(3) Poor quality construction and infrastructure. Street paving incomplete and thus pools of rain created environmental hazards. Cracks evident in walls soon after completion, allowing rain-water seepage and dampness. Promised municipal services not provided. (see http://arenaofspeculation.org/wp-content/uploads/2011/03/Makan_Vol1.pdf pages 25-39 Haim Yacobi)

        Reply to Comment
    3. Brian

      Daniel Seidemann, a lawyer specializing in Jerusalem land claims, dismantles the pleasant fairy tales told about housing in Jerusalem by Elie Wiesel, that awkward whitewasher of Jewish behavior in modern Israel (Peter Beinart writes about this today in Haaretz).

      Wiesel had claimed that “contrary to certain media reports, Jews, Christians and Muslims ARE allowed to build their homes anywhere in the city.”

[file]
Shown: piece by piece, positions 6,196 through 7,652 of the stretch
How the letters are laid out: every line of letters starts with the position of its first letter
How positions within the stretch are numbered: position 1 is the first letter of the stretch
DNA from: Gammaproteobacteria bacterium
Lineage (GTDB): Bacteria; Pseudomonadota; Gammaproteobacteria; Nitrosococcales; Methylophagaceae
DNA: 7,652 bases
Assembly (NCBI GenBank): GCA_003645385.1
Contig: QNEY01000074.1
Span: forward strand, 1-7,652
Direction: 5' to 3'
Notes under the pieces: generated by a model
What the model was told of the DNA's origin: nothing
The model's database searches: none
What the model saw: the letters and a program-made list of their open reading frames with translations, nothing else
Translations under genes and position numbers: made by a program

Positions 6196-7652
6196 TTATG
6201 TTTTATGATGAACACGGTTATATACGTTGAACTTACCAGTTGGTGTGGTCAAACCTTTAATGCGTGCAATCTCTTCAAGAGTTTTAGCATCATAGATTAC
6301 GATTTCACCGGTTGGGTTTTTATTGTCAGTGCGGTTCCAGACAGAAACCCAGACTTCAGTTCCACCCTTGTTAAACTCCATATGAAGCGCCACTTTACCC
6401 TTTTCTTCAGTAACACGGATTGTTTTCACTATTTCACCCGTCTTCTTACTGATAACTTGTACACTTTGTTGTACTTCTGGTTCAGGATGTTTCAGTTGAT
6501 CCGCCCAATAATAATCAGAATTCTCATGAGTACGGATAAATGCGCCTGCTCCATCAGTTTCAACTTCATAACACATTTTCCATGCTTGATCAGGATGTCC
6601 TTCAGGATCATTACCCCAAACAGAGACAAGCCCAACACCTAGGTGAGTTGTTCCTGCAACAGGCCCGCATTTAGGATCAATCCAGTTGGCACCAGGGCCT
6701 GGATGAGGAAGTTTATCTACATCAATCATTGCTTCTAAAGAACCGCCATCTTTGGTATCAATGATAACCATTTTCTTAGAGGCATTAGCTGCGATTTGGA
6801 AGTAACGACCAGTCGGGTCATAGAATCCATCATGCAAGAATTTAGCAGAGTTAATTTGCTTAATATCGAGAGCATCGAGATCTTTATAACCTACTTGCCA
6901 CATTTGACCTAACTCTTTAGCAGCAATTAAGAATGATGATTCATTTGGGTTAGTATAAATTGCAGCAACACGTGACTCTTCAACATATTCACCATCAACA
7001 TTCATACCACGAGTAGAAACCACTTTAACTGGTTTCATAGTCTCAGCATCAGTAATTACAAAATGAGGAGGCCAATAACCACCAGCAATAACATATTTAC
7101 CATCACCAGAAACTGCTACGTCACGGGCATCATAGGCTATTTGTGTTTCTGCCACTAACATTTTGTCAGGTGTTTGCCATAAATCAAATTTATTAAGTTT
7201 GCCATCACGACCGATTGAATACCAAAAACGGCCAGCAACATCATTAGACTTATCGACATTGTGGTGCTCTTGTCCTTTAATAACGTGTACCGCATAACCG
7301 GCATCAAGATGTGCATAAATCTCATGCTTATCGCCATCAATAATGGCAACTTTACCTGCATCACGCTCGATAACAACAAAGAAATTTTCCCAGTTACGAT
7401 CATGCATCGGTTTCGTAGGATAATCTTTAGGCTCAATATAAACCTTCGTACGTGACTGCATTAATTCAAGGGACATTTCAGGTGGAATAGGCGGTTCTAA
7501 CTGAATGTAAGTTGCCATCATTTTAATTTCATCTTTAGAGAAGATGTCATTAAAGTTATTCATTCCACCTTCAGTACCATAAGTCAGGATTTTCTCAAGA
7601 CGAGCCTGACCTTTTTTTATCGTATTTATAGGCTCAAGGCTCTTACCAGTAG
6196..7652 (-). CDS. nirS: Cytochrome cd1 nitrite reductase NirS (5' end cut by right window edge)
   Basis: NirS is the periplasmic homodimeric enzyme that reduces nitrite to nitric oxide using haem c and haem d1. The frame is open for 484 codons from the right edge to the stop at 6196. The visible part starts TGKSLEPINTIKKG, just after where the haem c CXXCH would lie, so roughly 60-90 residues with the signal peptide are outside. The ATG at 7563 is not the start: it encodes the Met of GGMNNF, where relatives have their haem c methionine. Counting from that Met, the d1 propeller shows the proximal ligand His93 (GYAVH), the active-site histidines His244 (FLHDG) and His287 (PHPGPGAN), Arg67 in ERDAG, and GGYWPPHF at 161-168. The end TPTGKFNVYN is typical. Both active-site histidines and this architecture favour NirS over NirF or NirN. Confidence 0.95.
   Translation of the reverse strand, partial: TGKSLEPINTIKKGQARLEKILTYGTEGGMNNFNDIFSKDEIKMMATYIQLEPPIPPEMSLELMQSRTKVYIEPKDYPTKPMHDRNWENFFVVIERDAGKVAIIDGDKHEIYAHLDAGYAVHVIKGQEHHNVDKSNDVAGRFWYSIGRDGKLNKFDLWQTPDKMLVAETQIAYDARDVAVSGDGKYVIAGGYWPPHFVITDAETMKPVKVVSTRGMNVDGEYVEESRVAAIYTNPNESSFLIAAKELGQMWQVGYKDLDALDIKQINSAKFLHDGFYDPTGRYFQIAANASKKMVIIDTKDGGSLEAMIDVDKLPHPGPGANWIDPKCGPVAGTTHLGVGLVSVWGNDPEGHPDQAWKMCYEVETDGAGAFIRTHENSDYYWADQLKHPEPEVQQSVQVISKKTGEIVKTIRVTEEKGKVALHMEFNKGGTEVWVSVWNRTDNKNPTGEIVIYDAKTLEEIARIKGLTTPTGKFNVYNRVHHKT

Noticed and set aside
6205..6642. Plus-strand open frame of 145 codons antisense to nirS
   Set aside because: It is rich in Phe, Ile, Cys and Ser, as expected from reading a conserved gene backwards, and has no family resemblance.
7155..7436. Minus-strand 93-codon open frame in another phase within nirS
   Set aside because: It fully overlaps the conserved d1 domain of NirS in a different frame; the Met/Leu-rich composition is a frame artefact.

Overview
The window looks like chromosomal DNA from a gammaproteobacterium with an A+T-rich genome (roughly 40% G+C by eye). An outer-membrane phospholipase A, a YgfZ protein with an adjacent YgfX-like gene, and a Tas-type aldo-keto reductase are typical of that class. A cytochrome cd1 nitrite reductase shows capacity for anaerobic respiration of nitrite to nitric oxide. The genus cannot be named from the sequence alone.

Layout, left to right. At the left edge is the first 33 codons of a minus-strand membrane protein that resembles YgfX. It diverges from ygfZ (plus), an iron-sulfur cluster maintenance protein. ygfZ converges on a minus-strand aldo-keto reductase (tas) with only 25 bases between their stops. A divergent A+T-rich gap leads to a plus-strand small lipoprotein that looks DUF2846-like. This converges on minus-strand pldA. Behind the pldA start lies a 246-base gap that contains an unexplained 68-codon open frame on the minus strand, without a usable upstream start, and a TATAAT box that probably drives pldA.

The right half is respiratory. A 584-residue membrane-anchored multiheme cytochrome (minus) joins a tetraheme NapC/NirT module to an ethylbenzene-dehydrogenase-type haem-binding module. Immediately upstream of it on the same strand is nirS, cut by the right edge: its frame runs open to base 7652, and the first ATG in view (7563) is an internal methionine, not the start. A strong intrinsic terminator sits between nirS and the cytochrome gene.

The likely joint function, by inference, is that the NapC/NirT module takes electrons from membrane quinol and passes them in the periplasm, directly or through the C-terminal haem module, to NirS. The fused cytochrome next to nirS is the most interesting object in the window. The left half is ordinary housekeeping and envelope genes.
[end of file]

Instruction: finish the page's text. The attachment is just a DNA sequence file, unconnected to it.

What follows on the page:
“A review of the facts is in order. 93 percent of Israel – including most of West Jerusalem and the 35 percent of privately-owned land in East Jerusalem expropriated by Israel since 1967 – is categorized by Israel as “State Land.” Only Israeli citizens and those entitled to immigrate under the Law of Return may acquire properties on this land. Palestinians of East Jerusalem, with rare exception, are in neither of these categories. So while Wiesel may purchase a home in anywhere in East or West Jerusalem, a Palestinian cannot. Since 1967, Israel has built more than 50,000 dwellings for Israelis in East Jerusalem, but has built fewer than 600 for Palestinians (the last was built 35 years ago). And from 1967 until today, as East Jerusalem’s Palestinian population increased from 70,000 to 280,000, Israel has issued only 4,000 permits for private Palestinian construction in East Jerusalem. Barred from building legally, the Palestinians built without permits – leaving them subject to Israeli demolition of their “illegal” homes. Today extreme settler groups have launched a campaign to evict Palestinian families – refugees of Israel’s War of Independence – from densely-populated Palestinian neighborhoods in the heart of East Jerusalem. They are doing so based on the “right” of Jews to recover properties lost in the 1948 war. But under Israeli law Palestinians have no such right. So while Israel insists that Palestinians renounce any “right of return” – something understood as necessary for the two-state solution – it is implementing a Jewish right of return to Palestinian neighborhoods in East Jerusalem, and turning 1948 refugees into 2010 refugees.”